Having made house calls while working for a safety net clinic in suburban Aurora, The Night Ministry's Senior Nurse Practitioner, Stephan Koruba, has experience bringing health care directly to people where they live. He's still doing that today as a member of the Street Medicine Team, but most of the patients he sees these days don't have a permanent place to call home.
Along with a Case Manager and Outreach Professional, Koruba travels the city in the Street Medicine Van, addressing the immediate needs of individuals living in encampments, under viaducts, and along roadways. It's a job, he said, that suits him.
"I like to be outside and in the elements. I like to work with people who have fallen through the cracks. It's important to me to be in a profession where I am I'm trying to serve people."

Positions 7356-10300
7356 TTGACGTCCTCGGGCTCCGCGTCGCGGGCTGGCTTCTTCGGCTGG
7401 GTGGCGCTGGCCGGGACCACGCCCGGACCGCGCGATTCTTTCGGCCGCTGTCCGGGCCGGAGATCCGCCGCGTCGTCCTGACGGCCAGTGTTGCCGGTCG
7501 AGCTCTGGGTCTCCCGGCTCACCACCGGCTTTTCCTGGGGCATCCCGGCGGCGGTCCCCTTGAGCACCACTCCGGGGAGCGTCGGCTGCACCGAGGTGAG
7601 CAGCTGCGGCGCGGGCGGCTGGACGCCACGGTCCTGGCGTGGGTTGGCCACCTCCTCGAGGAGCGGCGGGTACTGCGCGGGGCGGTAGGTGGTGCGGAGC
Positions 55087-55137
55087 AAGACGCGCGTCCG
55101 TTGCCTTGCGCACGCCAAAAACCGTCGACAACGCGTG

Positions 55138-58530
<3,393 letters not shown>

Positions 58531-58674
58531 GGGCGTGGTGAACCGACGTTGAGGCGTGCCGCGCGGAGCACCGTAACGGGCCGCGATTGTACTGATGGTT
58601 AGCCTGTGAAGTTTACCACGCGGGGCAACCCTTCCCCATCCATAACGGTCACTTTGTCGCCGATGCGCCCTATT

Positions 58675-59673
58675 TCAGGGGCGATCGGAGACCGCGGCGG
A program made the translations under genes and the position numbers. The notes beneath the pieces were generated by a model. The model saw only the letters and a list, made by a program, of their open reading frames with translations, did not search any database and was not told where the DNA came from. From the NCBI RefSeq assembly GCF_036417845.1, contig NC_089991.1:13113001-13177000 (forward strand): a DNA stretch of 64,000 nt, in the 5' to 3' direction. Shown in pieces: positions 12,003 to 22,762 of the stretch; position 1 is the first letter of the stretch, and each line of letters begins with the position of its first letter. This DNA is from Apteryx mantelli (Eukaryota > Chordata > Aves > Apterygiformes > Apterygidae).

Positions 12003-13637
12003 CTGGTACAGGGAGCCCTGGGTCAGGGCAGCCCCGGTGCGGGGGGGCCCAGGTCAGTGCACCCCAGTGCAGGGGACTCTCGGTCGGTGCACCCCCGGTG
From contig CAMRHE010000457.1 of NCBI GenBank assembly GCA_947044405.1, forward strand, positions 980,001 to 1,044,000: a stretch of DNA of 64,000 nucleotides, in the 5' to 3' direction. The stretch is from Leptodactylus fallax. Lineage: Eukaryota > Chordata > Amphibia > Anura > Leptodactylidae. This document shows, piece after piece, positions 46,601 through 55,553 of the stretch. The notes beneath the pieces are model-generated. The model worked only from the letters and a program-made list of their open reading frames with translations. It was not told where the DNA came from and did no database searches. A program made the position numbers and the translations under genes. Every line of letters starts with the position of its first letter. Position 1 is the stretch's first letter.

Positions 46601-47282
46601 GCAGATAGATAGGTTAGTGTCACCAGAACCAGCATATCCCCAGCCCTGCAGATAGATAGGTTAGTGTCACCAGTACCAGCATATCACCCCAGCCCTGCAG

Koruba said some patients aren't quite sure what to make of the team when they first meet.
"People can be very suspicious when a van stops by on the street and someone jumps out," he said. "But it doesn't take too long before they see that we're not asking for anything. We're just trying to find out how we can help them."
Providing that help, Koruba said, is complicated by his patients' precarious living situations.
"A lack of stable housing is such a big deal because without housing, people are harder to find, and checking up with them is difficult. It's hard to bring resources to bear and give them the best chance of getting better if they're out on the streets."
Koruba said there are also challenges for the Street Medicine patients who do end up receiving care in a hospital or physician's office. That's why, he said, the Street Medicine Team is opening up lines of communication with traditional health care providers.
"Our patient population has different needs. They don't have the follow-up resources that you or I might have, and many of them have substance use issues. So the emergency room and the inpatient providers have to treat them differently."